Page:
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500 Prompts for Narrative and Personal Writing

500 Prompts for Narrative and Personal Writing

Teaching Writing Part 2: Offering Students an... This post was written by Evan Wolkenstein, a ClassDojo Thought Partner who tweets regularly at evanwolkenstein and blogs at This is part 2 of a 3 part series. Read part 1, here. Maybe you’re lucky, and you have a curriculum that includes teaching students how to organize thoughts, how to ensure that you’ve backed up your ideas — most likely, it’s all part of a unit on how to write an outline. And maybe you also have a golden Lamborghini and a pair of boots that can fly. Students often do not know how to organize their thoughts or write an outline. But what I get often reads more like Kafka’s stream-of-consciousness diary entries. Now, I am not an English Teacher. But I have a background in English Lit. But what about the ideas? One year, a student with some learning differences bombed an essay test she should have thrived on. Sure. The next time we had an essay exam, I gave her an outline in advance, and she thrived. But what about the other students? No! Someday.

Home | Write About This 20 Terrifying Two-Sentence Horror Stories That Will Keep You Up At Night. #7 Gave Me Chills If you're looking for a horrifying story that will keep you up tonight, don't waste all that time watching a horror movie. Here are twenty terrifying horror stories wrapped up in two sentences or less. 1. I woke up to hear knocking on glass. At first, I thought it was the window until I heard it come from the mirror again. 2. 3. 4. 5. 6. 7. 8. 9. 10. 11. 12." 13. 14. 15. 16. 17. 18. 19. 20. Share this with your friends by clicking below! Writing Prompts, Blogging Prompts, Story Topic Generators, Photo Inspiration Writing : Creative Writing & Blogging Prompts Topic Starters, Picture Prompts, and Thought-Provoking Questions for You to Answer "The best learning comes in the doing, and writing from prompts engenders doing."— Judy Reeves Many writers and bloggers seek out articles, prompts, and story starters to get their creative juices flowing. We've also listed recommended resources outside of our domain featuring more free writing prompts, story starters, daily writing exercises, visual art prompts, and writing topic generators. Writing & Photo Prompts, Tools, & Generators on Creativity Portal "Novels, short stories, flash fictions, memoirs, personal narrative and creative nonfiction, even poetry — all have found publication from their start as writing prompts." — Judy Reeves Take Ten for Writers Exercises Get creative with these exercises from Bonnie Neubauer's Take Ten for Writers! Brickstorming Your Legacy Brick What would you write on your legacy brick in 3 lines with 14 characters each?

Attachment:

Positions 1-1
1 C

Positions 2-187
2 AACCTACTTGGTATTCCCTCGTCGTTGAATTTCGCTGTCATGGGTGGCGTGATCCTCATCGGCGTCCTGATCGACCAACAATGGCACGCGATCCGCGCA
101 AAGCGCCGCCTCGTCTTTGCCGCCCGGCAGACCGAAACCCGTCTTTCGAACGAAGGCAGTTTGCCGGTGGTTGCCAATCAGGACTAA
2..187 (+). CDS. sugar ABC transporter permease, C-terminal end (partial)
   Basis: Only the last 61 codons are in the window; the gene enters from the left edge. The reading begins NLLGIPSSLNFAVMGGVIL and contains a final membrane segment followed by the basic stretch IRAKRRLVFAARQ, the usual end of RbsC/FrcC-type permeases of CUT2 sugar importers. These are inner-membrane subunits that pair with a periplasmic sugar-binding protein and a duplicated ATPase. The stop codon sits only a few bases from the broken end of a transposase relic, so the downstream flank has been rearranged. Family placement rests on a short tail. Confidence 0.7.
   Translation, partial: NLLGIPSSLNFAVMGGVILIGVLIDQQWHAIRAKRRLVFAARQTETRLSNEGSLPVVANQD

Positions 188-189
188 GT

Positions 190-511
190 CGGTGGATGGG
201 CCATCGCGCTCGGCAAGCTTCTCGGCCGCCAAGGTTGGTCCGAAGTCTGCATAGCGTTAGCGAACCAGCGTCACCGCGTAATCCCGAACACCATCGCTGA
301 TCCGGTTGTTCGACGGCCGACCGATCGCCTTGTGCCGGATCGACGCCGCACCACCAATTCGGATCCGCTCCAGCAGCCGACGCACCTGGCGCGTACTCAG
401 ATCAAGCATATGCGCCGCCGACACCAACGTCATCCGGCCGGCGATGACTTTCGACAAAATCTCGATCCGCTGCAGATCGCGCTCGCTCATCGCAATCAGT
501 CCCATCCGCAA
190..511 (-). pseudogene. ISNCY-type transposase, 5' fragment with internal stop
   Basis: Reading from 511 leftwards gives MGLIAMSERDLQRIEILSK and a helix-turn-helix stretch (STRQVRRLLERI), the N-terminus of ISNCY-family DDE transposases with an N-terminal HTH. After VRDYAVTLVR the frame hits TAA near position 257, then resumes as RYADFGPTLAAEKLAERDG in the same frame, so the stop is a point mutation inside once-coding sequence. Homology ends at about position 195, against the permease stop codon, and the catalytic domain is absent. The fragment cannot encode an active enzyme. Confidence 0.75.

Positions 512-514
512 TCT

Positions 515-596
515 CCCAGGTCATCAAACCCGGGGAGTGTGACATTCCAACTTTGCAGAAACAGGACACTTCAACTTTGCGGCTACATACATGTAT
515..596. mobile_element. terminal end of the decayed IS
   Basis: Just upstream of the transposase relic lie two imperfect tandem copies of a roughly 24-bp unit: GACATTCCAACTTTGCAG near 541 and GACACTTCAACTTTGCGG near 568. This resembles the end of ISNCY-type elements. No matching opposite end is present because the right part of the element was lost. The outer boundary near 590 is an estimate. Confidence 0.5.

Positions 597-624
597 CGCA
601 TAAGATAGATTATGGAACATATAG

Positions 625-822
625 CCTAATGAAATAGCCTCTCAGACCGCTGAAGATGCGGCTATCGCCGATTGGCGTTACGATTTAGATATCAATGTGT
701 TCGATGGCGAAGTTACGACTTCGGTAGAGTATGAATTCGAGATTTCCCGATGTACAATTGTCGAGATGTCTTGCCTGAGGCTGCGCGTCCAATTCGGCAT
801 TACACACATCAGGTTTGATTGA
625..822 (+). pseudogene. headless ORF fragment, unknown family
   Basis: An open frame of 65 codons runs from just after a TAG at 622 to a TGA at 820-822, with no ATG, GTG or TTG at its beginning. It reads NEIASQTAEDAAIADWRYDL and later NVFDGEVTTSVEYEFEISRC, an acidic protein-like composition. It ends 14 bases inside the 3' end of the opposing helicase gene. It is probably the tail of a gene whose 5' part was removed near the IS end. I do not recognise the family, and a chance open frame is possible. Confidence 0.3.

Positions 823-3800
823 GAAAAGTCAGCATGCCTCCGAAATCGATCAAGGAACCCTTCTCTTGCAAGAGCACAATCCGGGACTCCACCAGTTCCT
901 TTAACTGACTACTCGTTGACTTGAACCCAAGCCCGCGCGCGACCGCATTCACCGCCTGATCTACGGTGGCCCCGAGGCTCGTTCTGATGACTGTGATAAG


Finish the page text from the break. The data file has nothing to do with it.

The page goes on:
7 Good Resources for Avoiding, Preventing, and Detecting Plagiarism Thanks to an email from a kind reader I discovered that a couple of the resources about plagiarism that I reviewed in the past are no longer as good as they once were. Therefore, I have created this updated collection of resources for teaching students to how to avoid plagiarism along as well as resources for preventing and detecting plagiarism. Education is the best prevention:Purdue's OWL website is the number one place I refer students and parents to for questions not only about plagiarism, but also for questions about all parts of the writing process.A Magical Guide to Avoiding Plagiarism is an infographic guide created by Kate Hart. Plagiarism Explained by Common Craft., produced by the same people that produce the commercial plagiarism detection software Turn It In, has a free learning center for students and teachers. Plagiarism Checker created as a project for the University of Maryland, is an easy-to-use tool for detecting plagiarism.